Dissertation Title:

An Urgency for Okinawa/Ryūkyū Liberation Psychology: A Study of the Psychological Phenomena of Ongoing Violence in Okinawa and the Development of an Okinawa/Ryūkyū Liberation Psychology Method


Fujika Ariarakawa

Date, Time & Place:

March 7, 2023 at 10:00 am


Since 1879, Okinawans have been subjected to cultural genocide, forced migration, physical violence, a profound loss of their connection with ancestral spirits, wisdom and languages, land rights, identities, sustainable economic and peaceful cultural exchanges, and traditional community rituals and reparative processes. As an Okinawan researcher, I used an autoethnographic research in conjunction with cross-generational interviews of other Okinawans to listen to the psychological effects of ongoing violence and identify liberatory and decolonization approaches to Okinawan revitalization. Participants reported normalization of violence, an inability to grieve with their community, feelings of hopelessness, and an inability to resolve personal and community issues—all of which have been exacerbated by the recent pandemic. This research led to the development of an Okinawa/Ryūkyū Liberation Psychology grounded in traditional ancestral values of sukubun (a sense of community belonging) and araragama seishin (ancestral spirit). Such regeneration of ancestral spirits includes three steps: 1) reconnecting with ancestral roots; 2) recognizing the importance of causes and symptoms of psychological phenomena; and 3) reclaiming sukubun.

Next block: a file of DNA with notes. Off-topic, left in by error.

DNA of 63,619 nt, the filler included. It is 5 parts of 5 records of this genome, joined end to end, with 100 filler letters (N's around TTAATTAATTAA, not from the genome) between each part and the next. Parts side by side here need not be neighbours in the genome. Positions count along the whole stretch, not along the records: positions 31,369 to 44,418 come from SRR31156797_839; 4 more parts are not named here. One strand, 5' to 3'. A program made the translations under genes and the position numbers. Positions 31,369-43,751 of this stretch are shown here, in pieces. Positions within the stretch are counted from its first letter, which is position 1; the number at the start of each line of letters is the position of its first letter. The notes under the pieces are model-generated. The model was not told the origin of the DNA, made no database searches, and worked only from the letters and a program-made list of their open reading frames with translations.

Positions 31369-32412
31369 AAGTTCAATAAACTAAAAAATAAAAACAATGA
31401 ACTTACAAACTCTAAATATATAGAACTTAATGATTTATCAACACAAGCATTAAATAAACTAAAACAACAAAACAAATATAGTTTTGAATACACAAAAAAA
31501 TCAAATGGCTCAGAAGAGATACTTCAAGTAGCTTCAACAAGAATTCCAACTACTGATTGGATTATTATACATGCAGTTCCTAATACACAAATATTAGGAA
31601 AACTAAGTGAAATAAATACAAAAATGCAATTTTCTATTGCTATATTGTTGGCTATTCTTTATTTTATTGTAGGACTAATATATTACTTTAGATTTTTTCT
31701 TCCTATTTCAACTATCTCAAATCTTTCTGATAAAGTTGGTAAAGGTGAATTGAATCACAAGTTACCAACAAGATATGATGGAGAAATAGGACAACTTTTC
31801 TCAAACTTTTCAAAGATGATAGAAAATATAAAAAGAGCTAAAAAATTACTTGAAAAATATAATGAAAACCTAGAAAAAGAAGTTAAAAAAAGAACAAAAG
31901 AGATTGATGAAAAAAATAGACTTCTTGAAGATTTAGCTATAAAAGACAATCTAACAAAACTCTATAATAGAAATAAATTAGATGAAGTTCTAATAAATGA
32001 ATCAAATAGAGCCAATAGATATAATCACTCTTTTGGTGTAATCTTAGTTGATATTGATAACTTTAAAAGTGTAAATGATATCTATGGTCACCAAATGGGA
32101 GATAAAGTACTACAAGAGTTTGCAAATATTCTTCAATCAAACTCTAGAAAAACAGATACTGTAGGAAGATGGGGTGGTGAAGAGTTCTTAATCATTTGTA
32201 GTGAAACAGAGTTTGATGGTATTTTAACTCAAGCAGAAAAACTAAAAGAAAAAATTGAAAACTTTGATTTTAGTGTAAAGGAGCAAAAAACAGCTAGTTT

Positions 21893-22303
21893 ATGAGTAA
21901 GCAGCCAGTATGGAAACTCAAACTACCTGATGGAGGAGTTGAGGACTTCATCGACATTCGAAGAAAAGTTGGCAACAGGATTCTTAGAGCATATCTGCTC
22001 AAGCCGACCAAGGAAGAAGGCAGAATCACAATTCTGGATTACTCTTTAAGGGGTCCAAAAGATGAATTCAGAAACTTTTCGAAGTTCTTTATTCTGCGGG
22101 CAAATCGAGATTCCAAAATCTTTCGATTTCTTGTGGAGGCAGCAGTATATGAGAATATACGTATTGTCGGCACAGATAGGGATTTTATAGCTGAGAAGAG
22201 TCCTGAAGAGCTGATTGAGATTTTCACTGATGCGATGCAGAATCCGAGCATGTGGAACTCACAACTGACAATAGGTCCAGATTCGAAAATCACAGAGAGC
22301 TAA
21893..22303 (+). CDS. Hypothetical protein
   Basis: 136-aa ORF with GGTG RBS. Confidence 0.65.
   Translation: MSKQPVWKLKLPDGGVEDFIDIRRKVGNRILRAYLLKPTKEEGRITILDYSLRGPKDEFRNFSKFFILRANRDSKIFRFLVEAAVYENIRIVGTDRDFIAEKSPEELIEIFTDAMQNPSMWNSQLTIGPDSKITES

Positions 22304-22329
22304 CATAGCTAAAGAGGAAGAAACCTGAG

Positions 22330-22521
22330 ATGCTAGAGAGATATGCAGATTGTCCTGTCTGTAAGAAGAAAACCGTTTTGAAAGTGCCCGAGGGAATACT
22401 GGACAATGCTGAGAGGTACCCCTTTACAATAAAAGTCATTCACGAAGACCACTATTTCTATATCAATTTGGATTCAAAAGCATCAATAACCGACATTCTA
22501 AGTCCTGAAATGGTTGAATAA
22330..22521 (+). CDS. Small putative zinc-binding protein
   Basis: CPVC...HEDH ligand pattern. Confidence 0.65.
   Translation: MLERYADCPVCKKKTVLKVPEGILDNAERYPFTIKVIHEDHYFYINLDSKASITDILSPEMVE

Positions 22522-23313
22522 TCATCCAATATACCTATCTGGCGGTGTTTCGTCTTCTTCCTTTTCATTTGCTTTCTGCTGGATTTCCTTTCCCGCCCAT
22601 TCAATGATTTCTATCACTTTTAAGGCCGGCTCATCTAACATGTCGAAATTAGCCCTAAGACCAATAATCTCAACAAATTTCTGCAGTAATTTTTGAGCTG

• Program/Track/Year: Depth Psychology with Specialization in Community, Liberation, and Ecopsychology, P, 2013
  • Chair: Dr. Mary Watkins
  • Reader: Dr. Robert Ryan
  • External Reader: Dr. Wesley Ueunten
  • Keywords: Okinawa, Ryūkyū, Liberation Psychology, Indigenous Psychologies, Japanese Assimilation, U.S. Military Occupation, Transnational Colonization, Ongoing Colonization, Violence Normalization, Collective Complex Trauma, Autoethnography, Critical Decolonization Of The Mind